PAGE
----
I think Peter Fisher is sufficiently skilled to be worth a listen as is Werner.


Im not interested in housing, I own a house only need the one, morally opposed to houses as an investment.
I think we are stuck in a low interest low growth world, I don't think we have the thinking to solve the problem.

In France the latest terrorist attack was carried out by ISIS, by one of 20,000 people on Frances extreme high risk , and he escaped into Germany.

. Hours after the attack yesterday, before officials labeled it an act of terror, experts like @JcBrisard already knew a key detail: The gunman named Cherif Chekatt appeared not just on France’s S List of people believed to pose a security threat but also on its FSPRT list
Here’s one interesting takeaway: There are over 20,000 names in this database of radicalized individuals in France alone. According to @JcBrisard, some 10% of them live in the provincial department where the Strasbourg Christmas market is located. Or some 2,000 ppl.
And in the last 24 hours, ISIS acolytes have created memes and video tributes, like this one, which begins with a “Merry Christmas” sign written in red letters that then begins to bleed. I agree with French president when he said that the terror threat remains all too real:

France has problems and they are not going away

As a complete novice, whose skills and knowldege lie outside of the interest.co.nz domain, I have found your post to be incredibly informative. Please keep it up

haha frazz if you think Andrewj milks cows then it shows how little you know about him - or have followed him on this site.

It was always the comment section that made this site, watch the numbers dry up when housing finally tanks. Andrew is almost last man standing. It was great to see PDK back for a bit, but I hear he got pissed of with a few nitpickers wasting his time.

I think it's because a lot of commenters are actually doing it or know someone doing it so their information is relevant, not the Gell-Mann amnesia effect.

" Briefly stated, the Gell-Mann Amnesia effect works as follows. You open the newspaper to an article on some subject you know well. In Murray’s case, physics. In mine, show business. You read the article and see the journalist has absolutely no understanding of either the facts or the issues. Often, the article is so wrong it actually presents the story backward-reversing cause and effect. I call these the “wet streets cause rain” stories. Paper’s full of them."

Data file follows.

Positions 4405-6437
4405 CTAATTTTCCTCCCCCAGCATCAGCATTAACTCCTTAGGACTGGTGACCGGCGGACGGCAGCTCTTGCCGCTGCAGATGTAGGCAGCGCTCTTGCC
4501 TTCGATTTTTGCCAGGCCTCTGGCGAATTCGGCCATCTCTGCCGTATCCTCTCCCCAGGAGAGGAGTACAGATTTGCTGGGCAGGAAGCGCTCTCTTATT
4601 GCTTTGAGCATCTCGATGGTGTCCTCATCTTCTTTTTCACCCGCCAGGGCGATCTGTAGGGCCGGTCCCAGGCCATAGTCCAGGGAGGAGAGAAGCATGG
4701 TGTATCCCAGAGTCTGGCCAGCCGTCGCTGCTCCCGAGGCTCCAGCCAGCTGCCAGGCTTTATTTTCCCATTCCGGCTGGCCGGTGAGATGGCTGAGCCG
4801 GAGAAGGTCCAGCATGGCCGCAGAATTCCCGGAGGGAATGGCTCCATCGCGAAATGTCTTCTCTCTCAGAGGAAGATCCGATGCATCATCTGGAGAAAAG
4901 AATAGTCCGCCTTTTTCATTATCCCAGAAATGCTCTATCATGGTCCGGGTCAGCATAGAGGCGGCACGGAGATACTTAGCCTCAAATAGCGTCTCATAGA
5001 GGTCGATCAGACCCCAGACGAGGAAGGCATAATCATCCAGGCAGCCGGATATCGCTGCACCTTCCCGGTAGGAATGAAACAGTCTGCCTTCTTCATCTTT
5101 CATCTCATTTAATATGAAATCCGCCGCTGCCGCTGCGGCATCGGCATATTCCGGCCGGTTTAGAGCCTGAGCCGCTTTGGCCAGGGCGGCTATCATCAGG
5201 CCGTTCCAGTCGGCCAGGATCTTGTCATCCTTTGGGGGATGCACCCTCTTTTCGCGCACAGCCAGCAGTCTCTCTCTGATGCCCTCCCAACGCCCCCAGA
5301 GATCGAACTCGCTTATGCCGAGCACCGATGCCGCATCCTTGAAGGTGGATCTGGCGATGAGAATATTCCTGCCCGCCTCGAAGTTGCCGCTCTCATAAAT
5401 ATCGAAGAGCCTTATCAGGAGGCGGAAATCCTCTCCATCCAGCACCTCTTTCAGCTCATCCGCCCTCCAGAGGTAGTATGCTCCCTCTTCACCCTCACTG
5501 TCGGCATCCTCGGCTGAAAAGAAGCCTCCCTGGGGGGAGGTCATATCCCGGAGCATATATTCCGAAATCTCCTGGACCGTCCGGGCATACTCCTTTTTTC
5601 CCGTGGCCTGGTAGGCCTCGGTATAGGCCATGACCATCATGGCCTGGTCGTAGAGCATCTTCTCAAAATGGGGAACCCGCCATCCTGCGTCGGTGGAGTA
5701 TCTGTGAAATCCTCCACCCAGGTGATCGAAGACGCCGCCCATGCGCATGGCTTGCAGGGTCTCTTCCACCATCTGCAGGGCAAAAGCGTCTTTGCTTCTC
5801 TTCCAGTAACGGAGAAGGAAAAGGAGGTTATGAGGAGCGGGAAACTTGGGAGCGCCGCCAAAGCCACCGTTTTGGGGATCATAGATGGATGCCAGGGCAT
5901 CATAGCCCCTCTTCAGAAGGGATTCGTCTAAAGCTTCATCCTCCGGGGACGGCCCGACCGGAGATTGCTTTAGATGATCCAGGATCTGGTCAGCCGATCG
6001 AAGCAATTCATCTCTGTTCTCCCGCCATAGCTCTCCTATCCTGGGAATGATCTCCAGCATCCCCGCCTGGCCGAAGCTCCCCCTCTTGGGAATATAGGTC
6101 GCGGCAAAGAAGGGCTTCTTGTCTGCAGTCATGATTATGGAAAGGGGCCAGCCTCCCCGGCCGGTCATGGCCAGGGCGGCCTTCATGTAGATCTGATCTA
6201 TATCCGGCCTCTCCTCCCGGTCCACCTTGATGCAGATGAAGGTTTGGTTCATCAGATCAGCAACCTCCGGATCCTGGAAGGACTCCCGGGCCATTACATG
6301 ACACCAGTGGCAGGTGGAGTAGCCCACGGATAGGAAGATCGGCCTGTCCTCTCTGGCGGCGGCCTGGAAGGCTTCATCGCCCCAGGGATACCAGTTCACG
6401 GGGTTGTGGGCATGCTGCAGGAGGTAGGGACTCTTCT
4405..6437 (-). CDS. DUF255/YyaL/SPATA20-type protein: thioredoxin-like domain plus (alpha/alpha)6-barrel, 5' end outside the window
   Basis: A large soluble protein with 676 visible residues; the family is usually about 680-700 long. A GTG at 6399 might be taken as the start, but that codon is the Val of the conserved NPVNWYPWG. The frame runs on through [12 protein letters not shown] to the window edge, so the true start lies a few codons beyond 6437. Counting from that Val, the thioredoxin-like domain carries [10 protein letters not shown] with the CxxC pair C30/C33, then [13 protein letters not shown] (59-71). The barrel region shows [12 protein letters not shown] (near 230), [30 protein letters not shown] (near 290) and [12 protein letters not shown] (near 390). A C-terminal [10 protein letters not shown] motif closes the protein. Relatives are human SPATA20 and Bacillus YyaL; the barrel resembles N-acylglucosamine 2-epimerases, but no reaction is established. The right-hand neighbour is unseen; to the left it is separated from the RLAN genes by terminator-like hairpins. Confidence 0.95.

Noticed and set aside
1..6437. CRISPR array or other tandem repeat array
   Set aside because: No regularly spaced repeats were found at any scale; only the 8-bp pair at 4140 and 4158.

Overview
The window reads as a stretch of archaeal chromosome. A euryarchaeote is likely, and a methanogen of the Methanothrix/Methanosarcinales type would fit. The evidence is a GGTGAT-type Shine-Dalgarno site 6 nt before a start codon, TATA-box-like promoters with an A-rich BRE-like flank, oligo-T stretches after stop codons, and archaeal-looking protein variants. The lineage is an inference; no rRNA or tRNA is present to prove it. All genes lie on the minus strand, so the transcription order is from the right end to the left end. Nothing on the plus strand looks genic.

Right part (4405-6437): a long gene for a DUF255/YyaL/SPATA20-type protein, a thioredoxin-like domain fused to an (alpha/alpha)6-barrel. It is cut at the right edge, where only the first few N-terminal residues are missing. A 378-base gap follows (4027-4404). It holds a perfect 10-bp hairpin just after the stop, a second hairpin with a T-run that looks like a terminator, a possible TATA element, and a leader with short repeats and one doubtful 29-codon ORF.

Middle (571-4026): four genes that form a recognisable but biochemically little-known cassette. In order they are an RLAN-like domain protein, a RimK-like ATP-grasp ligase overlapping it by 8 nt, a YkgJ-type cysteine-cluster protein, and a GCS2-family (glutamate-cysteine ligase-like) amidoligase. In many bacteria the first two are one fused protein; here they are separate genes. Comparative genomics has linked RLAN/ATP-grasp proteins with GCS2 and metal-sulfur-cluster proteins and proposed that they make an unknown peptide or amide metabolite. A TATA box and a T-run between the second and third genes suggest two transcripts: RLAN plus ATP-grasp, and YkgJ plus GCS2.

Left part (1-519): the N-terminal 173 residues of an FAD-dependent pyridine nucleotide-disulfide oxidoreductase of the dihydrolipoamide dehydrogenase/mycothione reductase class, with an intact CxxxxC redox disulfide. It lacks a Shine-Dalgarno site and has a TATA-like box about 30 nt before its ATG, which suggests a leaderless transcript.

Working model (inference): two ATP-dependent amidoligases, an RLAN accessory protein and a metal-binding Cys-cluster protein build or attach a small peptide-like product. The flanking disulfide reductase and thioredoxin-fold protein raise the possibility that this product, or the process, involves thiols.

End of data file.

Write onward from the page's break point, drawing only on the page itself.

In any case, you read with exasperation or amusement the multiple errors in a story-and then turn the page to national or international affairs, and read with renewed interest as if the rest of the newspaper was somehow more accurate about far-off Palestine than it was about the story you just read. You turn the page, and forget what you know.

That is the Gell-Mann Amnesia effect. I’d point out it does not operate in other arenas of life. In ordinary life, if somebody consistently exaggerates or lies to you, you soon discount everything they say. In court, there is the legal doctrine of falsus in uno, falsus in omnibus, which means untruthful in one part, untruthful in all.

But when it comes to the media, we believe against evidence that it is probably worth our time to read other parts of the paper. When, in fact, it almost certainly isn’t. The only possible explanation for our behavior is amnesia.


Police are trained to work very hard to catch a suspect in a lie because of that lovely principle in latin.

Call me a slow learner as I went to uni late, but the head of the Architecture School taking us for a paper on Critical Thinking said don't bother watching the news, reading the paper, or listening to the radio, it is all controlled.

As always a useful post thanks Andrew.

That's a surprise Robertson predicting house price inflation running at 4.5%/annum the DGM's whom lean left will find that hard to digest !

he is also talking about a wellbeing budget to help reduce poverty especially amongst children. High housing costs are not helping the poverty and letting Aussie banks make of with 5 billion a year isn't either.

While Everyone’s Focused On Yield Curve Inversion THIS Is Happening


There are good contributors who are widely read and provide links to back up different theories other than that sold to New Zealand alone., in this little neck of the woods...

Plenty of false info and divergent opinions, most with vested interests, it must be stated. ..here...and elsewhere.

I am quite happy to read others links to Financial matters and view points, so keep it up AJ and the rest.

Bland and blind bigatory, with the blind leading the blind is not what we need.

It is an ever changing World, often misled in more ways than one Financially and otherwise..
If you believe all you read from some aspects, portrayed here and there as Gospel, we would be the most gullible people to see the light of Day, before the rest of the World prints an alternative....bombshell....or hard sell.

We are at the mercy of the rest of the Worlds chicanery and printing.....and I do not mean just about Finance...and bleedin houses...energy and its machi-nations.

Education is keeping an open mind......long may it prevail....Interest.co.nz.

worth reading on down.

"Pamela, a single mother, said that while she earned ‘an okay wage’, ‘I still can’t make it to the end of the month’. ‘All these expenses, taxes, council tax, car insurance, taxes on petrol, the price of food, I can’t cope at all. I can just about survive. And that’s what everyone here is saying. We can’t take it anymore.’

Andrewj, I'm sure you were here before me and per this site I'm on 8 years, 3 months...

so theres still a few old timers left after all.

Where the hell has the time gone. I'm only a fresh faced kid in comparison but the clock tells me I've been around over 4 years. Does this mean I should get a life?? cause I have no real interest in the Auckland house market. Recently seems to have become a pissing contest.


China is getting more interesting al the time

"Foreign direct investment into #China dropped 26.3% y/y in Nov, vs a growth of 7.2% in Oct, said the Ministry of Commerce.
For Jan-Nov, FDI fell 1.3% y/y.